• Name: “The home page of Linux-MM” Author: The Linux-MM team. URL: Keywords: memory management, Linux-MM, mm patches, TODO, docs, mailing list. Description: Site devoted to Linux Memory Management development. Memory related patches, HOWTOs, links, mm developers… Don’t miss it if you are interested in memory management development!

  • Name: “Kernel Newbies IRC Channel” URL: Keywords: IRC, newbies, channel, asking doubts. Description: #kernelnewbies on From the web page: “#kernelnewbies is an IRC network dedicated to the ‘newbie’ kernel hacker. The audience mostly consists of people who are learning about the kernel, working on kernel projects or professional kernel hackers that want to help less seasoned kernel people. […] #kernelnewbies is on the Open Projects IRC Network, try or as your server and then /join #kernelnewbies”. It also hosts articles, documents, FAQs…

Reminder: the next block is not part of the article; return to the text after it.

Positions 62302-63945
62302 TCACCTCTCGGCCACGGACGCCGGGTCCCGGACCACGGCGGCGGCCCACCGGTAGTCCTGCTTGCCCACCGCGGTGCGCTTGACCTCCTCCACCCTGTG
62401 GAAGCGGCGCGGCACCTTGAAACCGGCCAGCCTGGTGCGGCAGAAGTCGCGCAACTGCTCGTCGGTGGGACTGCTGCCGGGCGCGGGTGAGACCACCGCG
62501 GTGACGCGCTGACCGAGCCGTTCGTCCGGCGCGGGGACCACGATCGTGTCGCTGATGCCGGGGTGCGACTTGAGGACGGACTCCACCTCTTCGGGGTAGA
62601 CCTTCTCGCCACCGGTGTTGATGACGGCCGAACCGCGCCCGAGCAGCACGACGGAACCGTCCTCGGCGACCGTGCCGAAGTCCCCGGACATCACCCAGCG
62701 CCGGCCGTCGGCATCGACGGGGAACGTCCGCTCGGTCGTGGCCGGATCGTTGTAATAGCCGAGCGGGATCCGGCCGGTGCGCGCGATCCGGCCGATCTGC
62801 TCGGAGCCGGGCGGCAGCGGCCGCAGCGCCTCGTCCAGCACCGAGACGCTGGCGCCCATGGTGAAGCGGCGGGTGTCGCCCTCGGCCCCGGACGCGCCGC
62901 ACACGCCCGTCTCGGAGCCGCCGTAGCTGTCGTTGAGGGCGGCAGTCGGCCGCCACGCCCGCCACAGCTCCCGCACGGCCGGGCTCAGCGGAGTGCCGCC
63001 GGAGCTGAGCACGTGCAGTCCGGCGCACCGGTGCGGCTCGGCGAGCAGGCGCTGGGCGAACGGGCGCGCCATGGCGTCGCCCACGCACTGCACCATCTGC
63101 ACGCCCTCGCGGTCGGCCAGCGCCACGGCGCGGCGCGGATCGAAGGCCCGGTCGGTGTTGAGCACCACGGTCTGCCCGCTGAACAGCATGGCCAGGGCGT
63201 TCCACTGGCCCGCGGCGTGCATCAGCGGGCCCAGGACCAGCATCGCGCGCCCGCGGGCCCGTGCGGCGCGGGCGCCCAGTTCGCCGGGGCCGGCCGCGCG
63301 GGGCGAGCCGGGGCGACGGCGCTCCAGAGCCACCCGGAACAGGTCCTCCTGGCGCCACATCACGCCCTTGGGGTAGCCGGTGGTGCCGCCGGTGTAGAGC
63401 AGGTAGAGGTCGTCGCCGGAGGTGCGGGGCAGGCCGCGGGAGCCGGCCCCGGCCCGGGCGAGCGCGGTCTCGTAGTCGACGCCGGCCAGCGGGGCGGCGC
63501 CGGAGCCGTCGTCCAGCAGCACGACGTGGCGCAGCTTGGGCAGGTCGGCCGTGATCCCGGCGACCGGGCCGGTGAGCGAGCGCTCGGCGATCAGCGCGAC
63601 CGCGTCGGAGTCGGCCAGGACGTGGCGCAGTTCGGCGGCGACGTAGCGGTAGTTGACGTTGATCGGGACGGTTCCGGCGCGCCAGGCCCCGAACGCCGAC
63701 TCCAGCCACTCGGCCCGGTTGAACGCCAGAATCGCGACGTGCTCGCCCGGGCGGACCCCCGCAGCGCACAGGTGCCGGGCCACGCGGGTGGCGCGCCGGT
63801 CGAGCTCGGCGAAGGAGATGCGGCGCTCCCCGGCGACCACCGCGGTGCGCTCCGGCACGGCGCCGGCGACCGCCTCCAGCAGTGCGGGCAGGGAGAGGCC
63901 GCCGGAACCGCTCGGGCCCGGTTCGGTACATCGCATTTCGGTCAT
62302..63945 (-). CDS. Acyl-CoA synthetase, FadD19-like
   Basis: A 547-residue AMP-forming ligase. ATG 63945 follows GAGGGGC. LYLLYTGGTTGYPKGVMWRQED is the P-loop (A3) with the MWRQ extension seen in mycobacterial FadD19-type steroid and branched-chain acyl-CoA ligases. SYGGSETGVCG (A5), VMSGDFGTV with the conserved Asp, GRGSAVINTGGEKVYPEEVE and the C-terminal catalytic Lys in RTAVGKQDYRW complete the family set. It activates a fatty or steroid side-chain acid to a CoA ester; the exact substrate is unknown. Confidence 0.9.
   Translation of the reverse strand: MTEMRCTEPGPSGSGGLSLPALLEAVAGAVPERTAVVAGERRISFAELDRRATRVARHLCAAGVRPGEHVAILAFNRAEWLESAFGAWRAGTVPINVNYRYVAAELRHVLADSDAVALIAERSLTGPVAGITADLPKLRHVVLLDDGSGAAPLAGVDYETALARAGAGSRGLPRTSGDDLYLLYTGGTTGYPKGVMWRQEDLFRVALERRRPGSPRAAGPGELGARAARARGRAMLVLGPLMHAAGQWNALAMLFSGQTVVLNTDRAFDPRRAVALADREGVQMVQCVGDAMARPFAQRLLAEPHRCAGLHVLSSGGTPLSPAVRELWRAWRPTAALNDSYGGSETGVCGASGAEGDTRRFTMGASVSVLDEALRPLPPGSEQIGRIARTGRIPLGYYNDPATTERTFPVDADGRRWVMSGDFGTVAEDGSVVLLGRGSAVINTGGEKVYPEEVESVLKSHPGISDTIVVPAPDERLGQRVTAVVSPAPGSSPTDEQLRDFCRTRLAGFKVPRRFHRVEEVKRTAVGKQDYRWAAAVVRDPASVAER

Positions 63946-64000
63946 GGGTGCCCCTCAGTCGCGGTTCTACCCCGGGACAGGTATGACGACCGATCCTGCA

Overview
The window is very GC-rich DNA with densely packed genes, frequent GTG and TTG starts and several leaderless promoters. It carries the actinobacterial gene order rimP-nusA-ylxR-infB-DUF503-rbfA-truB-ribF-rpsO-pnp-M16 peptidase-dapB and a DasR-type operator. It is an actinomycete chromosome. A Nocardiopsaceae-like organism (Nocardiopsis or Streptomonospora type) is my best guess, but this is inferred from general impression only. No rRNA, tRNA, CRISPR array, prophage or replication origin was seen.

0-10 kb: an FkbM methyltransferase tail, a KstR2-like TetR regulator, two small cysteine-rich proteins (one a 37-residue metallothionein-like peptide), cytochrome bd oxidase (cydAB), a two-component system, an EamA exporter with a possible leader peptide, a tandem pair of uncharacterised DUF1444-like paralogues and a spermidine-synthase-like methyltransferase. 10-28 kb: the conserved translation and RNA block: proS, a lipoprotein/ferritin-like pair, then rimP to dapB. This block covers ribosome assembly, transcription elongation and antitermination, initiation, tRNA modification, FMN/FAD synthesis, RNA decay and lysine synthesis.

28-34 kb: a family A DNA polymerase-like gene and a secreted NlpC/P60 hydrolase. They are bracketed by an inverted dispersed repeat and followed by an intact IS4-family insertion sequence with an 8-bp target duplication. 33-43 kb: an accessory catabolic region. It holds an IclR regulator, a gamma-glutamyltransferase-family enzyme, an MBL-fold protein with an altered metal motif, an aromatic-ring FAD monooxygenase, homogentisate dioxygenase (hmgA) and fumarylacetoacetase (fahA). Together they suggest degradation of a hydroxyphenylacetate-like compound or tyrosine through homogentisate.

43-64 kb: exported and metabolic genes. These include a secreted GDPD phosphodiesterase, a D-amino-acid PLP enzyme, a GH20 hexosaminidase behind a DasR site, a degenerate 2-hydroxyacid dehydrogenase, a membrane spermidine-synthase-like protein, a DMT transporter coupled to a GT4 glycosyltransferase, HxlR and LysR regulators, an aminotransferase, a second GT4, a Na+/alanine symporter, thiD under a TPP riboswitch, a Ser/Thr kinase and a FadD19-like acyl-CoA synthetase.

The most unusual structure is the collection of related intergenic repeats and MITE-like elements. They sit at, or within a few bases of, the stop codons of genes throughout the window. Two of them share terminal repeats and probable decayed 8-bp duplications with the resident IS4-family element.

• Name: “linux-kernel mailing list archives and search engines” URL: URL: URL: URL: URL: URL: Keywords: linux-kernel, archives, search. Description: Some of the linux-kernel mailing list archivers. If you have a better/another one, please let me know.

[103] kernel-parameters.txt

parameters may be changed at runtime by the command “echo -n ${value} > /sys/module/${modulename}/parameters/${parm}”.


The parameters listed in this document are only valid if certain kernel build options were enabled and if respective hardware is present.


============================================================================= Mon Sep 29 10:17:39 CST 2014

[104] kmemcheck.txt

kmemcheck用于内核的未初始化内存的动态检测,它工作在内核态,与工作在用户态的 memcheck实现机制不同。虽然kmemcheck不如memcheck精确,但是已经足够使用的了。此外,kmemcheck会使用更多的内存,增加系统负载,仅适合用于内核的调试。

kmemcheck is a debugging feature for the Linux Kernel. More specifically, it is a dynamic checker that detects and warns about some uses of uninitialized memory.